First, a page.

Wastewater Analysis
Besides bioremediation, the Micro-Oxymax has also been used in common wastewater analyses in both the laboratory and in the field. In a joint effort between Utrecht University and TNO Netherlands Institute of Applied Geosciences; the study examined the natural reduction capacity of aquifers. Increased pesticide use and farm land run-off has caused an excessive input of oxidants, resulting in the deterioration of groundwater quality (6, 10). Measuring the respiration of Bulk Organic Matter (BOM) in these aquifers allowed the continuous monitoring of the ongoing reduction-oxidation process, allowing early identification of contamination. Consequently, identified contaminated sites were then further tested, using respirometry, for suitability of in situ bioremediation techniques.

Further uses for the Micro-Oxymax include bioleaching experiments. This is the process by which copper and other metals are released from ore or soil through a biological process utilizing microbes (7). In contrast to the heterotrophic bacteria in bioremediation and wastewater analysis, bioleaching utilizes autotrophic bacteria. These mineral oxidizing microbes consume both oxygen and carbon dioxide. The most effective way to measure carbon dioxide consumption is to measure the change in gas concentration directly. Monitoring this over time in a microbial sample requires great precision to yield useful data. The Micro-Oxymax, equipped with a highly sensitive infrared-based carbon dioxide gas analyzer, allows the measure of carbon dioxide consumption as well as oxygen consumption during the course of the experiment. The consumption rate of these gases directly correlate to the microbial activity and give a general status of the bioleaching process.

Photo-biodegradable Polymers
Environmentally friendly biodegradable plastics have been a hot topic for many years now. The sensitivity of the Micro-Oxymax Respirometer has allowed researchers to explore the fate of certain polymers after UV exposure (4, 5). Under an intensified UV light, specifically engineered polymers begin an oxidative process and begin to break down. The progress of this photo-oxidative process can be monitored by measuring the oxygen consumption rate; the higher the rate, the faster the biodegradable process.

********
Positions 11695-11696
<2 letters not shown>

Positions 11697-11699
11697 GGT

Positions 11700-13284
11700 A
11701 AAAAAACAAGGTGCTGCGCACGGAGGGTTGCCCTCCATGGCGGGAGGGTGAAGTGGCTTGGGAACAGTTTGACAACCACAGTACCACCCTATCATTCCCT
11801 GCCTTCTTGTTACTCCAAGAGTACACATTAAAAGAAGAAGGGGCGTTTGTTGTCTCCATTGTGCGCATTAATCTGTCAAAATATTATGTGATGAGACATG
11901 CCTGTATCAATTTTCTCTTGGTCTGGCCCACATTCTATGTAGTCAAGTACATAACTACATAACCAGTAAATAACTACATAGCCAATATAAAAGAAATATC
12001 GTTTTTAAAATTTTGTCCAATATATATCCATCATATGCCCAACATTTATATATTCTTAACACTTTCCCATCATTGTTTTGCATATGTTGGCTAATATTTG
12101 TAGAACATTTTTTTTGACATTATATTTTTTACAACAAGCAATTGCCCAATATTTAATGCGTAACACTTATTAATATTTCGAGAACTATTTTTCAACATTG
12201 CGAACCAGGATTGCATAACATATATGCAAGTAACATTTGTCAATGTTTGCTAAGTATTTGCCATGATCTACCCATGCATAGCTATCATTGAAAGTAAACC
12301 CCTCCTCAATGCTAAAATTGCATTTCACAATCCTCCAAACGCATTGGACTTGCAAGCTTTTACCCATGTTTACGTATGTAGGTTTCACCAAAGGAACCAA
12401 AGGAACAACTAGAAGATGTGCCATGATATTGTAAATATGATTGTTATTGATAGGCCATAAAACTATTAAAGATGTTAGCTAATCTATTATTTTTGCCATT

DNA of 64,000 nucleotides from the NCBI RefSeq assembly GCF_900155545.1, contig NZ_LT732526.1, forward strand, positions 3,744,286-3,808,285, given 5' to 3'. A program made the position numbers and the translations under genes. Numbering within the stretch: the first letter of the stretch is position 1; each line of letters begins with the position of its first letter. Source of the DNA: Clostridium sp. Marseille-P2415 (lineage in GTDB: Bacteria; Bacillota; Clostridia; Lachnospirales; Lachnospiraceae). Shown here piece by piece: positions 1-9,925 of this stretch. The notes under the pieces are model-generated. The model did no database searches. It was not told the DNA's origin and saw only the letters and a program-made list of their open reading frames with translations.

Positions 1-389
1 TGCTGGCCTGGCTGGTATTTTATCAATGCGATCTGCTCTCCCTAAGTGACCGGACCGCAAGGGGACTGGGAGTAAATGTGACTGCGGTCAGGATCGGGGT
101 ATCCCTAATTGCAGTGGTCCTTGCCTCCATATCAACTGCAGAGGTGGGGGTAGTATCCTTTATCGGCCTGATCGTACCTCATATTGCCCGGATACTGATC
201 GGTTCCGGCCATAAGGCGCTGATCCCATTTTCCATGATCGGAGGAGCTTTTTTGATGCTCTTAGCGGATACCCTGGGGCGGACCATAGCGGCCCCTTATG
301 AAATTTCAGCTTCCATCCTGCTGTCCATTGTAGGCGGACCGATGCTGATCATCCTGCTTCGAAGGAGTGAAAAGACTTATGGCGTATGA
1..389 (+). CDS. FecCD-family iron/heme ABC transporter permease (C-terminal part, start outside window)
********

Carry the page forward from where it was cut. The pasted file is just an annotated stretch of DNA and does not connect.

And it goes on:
Fermented Hydrogen Production
The superior sensitivity and accuracy of the Micro-Oxymax Respirometer has enabled research on hydrogen producing anaerobes for alternative fuel research. By adding a hydrogen sensor to the system, the amount of hydrogen produced by the microbes is measured directly (source protected as confidential). Pilot research has shown hydrogen production on the order of hundreds of milliliters per hour per liter of sample; full scale is projected to produce dramatically more.

Cancer Inhibitors
In the battle against cancer, researchers have used the Micro-Oxymax Respirometer to test cancer growth inhibitors by monitoring a reduction in respiration behavior of afflicted cell grown in vitro (8, 9) (additional sources protected as confidential). Cancerous tissue cultures have a significantly higher metabolic rate than do normal, healthy cultures. Monitoring the effects of Gossypol (Cotton seed extract) on prostate cancer cells has shown a dramatic decrease in oxygen consumption. This relates directly to the decrease in cancer-cell proliferation; the Gossypol is believed to disrupt oxidative phosphorylation process in the afflicted cells (further research continues).